When she landed in the Office software group a few years ago, Larson-Green was dubious that much could be done to improve the software, which dominates the market for "productivity" programs.

"I felt like it had been that way for a long time, (and) everyone was pretty happy with it," she said.

Yet customers weren't quite as happy with Office as they might have thought.

For years Microsoft had tested software with focus groups and gathered comments and complaints from customers. But around the time Larson-Green joined the Office team, Microsoft was trying a more precise way of garnering feedback. By deploying special software - with user permission - on computers running Office programs, Microsoft could track how people used their PCs day after day.

That helped explain one puzzle in Redmond: why Office users often asked Microsoft for features that were already in the software. The tracking data showed there were functions very few people had discovered deep in the menus and toolbars in Office.

More research and testing yielded a solution - the ribbon, which displayed different commands depending on what the PC user was doing. Then Larson-Green pushed Microsoft to get even more radical: to release Office 2007 without the hedge of a "classic mode" that would emulate the old look and feel for people who didn't like the changes.

It worked. Just as Vista was a magnet for complaints, Office 2007 won accolades from software critics and regular users. Larson-Green proved she had the stomach to challenge a Microsoft legacy. Her reward? The assignment to help fix Windows. When Sinofsky was tapped to lead the Windows division, replacing retiring Jim Allchin, Sinofsky drafted Larson-Green to come along, in a new position created for her.

"Some people are great at having ideas, and (have) no discipline. Some people are great at discipline, not much at ideas," Microsoft Chief Executive Steve Ballmer said in an interview. "She's got both of those genes."

Larson-Green's team began with centralized planning, in contrast with the old culture that let Windows subgroups set their own agendas. For example, in the past, different groups worked on home networking. One group decided how Windows would share files among multiple computers at home; another group figured out how to get shared printers up and running. As a result, the steps for networking PCs and printers were inconsistent - and harder for to master.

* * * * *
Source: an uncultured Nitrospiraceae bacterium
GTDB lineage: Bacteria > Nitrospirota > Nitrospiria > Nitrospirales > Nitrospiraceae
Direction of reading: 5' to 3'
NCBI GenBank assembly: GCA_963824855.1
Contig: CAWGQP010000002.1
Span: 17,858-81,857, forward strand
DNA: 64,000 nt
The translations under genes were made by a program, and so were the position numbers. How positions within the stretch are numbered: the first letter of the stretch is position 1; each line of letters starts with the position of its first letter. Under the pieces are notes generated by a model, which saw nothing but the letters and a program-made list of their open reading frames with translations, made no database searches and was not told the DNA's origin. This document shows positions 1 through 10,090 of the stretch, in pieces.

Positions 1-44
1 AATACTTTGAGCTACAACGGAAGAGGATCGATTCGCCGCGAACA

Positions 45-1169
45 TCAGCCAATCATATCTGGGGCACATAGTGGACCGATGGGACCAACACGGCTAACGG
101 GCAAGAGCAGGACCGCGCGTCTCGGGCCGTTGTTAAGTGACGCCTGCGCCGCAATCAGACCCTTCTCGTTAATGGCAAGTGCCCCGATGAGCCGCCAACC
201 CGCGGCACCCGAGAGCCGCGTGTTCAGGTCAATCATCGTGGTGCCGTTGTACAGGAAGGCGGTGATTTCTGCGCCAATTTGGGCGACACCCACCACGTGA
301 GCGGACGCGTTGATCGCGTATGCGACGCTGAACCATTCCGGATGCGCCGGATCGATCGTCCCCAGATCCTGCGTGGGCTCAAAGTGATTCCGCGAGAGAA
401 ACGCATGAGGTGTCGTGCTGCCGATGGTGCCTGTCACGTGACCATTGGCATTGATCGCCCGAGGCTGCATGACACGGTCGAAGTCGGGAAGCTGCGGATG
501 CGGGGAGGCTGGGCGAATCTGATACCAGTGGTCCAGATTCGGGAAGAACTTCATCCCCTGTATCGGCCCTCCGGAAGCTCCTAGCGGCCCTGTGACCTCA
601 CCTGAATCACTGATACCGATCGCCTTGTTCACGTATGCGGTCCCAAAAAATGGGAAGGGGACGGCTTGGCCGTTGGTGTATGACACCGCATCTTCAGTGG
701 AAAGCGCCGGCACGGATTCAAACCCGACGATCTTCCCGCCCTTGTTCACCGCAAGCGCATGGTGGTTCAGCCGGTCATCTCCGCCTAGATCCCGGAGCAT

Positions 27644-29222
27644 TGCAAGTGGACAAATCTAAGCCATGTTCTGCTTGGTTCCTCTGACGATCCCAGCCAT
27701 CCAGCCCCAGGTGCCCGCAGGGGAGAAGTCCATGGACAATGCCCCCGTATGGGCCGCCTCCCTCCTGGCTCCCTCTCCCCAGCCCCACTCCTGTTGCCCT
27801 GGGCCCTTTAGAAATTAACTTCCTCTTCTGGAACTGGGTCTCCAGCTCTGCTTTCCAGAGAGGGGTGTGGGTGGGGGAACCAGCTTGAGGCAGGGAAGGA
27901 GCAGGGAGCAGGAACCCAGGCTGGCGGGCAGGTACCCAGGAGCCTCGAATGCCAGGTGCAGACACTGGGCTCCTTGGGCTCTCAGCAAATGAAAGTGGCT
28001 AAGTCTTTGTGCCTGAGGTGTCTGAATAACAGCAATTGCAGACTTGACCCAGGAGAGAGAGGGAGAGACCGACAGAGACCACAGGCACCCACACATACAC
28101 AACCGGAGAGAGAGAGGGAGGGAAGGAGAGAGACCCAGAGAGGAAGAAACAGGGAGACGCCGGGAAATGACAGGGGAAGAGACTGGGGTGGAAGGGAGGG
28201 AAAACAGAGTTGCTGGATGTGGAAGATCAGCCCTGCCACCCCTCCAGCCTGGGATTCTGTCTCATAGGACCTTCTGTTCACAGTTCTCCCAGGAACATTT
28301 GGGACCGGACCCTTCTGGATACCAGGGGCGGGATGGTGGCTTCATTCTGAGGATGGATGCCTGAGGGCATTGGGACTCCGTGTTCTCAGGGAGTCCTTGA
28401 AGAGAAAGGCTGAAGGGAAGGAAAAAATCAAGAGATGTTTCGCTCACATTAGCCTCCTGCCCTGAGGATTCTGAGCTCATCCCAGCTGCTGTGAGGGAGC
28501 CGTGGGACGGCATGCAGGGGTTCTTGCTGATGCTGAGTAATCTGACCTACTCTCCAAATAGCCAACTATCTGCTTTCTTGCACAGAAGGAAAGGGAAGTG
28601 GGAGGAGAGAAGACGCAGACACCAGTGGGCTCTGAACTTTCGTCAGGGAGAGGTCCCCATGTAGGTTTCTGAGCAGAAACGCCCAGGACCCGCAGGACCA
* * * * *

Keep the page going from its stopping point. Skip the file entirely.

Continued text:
As she did with Office, Larson-Green sought insights in a daunting mass of data.

Vista was the first version of Windows to include the remote-tracking that had helped Microsoft hone Office, and nearly 11 million Vista users had let their PC activities be logged. Larson-Green's team also surveyed more than 250,000 people around the world and showed other users prototypes, some as simple as sketches on paper.

From these billions of data points emerged big ideas that got boiled down into eight design principles. Larson-Green had them printed on folded slips of paper as reminders for everyone in the group.

Many of the principles come back to Larson-Green mantras of "user in control." The team tried to build an operating system people could use without studying first, one that would let them get right to reading the news or sending e-mail without dragging them down a rabbit hole of settings and configurations. A system with manners, not one that constantly interrupts with bubbles, boxes and warnings that, data showed, people ignored or raced to close.

The Windows groups agreed in principle but old habits often reared up. Many Windows teams still wanted to be able to create alert bubbles for their functions.

"We've probably talked to every team in Windows about, `No no no no, we don't want you to pop your notifications. Windows is not going to use these notifications to tell users things,'" said Linda Averett, a Windows user experience manager.

Larson-Green is already planning Windows 8, though her team continues to tweak the Windows 7 user interface. Signs point to a possible release months ahead of schedule, though Microsoft still says the official plan is for January.

Microsoft's marketing machine will pore over piles of charts to decide whether is a success. Larson-Green says her measure will be the conversations she overhears at Best Buy and comments posted by bloggers.

"I think people are going to like it," she said. Her voice rose a few notes when she added, "I hope so."

See also: Behind the scenes with Windows 7 --


Jessica Mintz can be reached at jmintz(at)
©2009 The Associated Press. All rights reserved. This material may not be published, broadcast, rewritten or redistributed.

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Apr 19, 2009
Windows is a total mess with so many retarded user interface solutions there sure is plenty of stuff to fix (like the moronic editing of file names after a single click, I've seen countless people struggling with this moronic "feature" which is the best example of a critical interface design flaw), but the biggest problem for them is they have nothing new to offer their users. The only notable change an upgrade of windows brings you are elevated hardware requirements so after such "upgrade" your computer is guaranteed to run worse not better.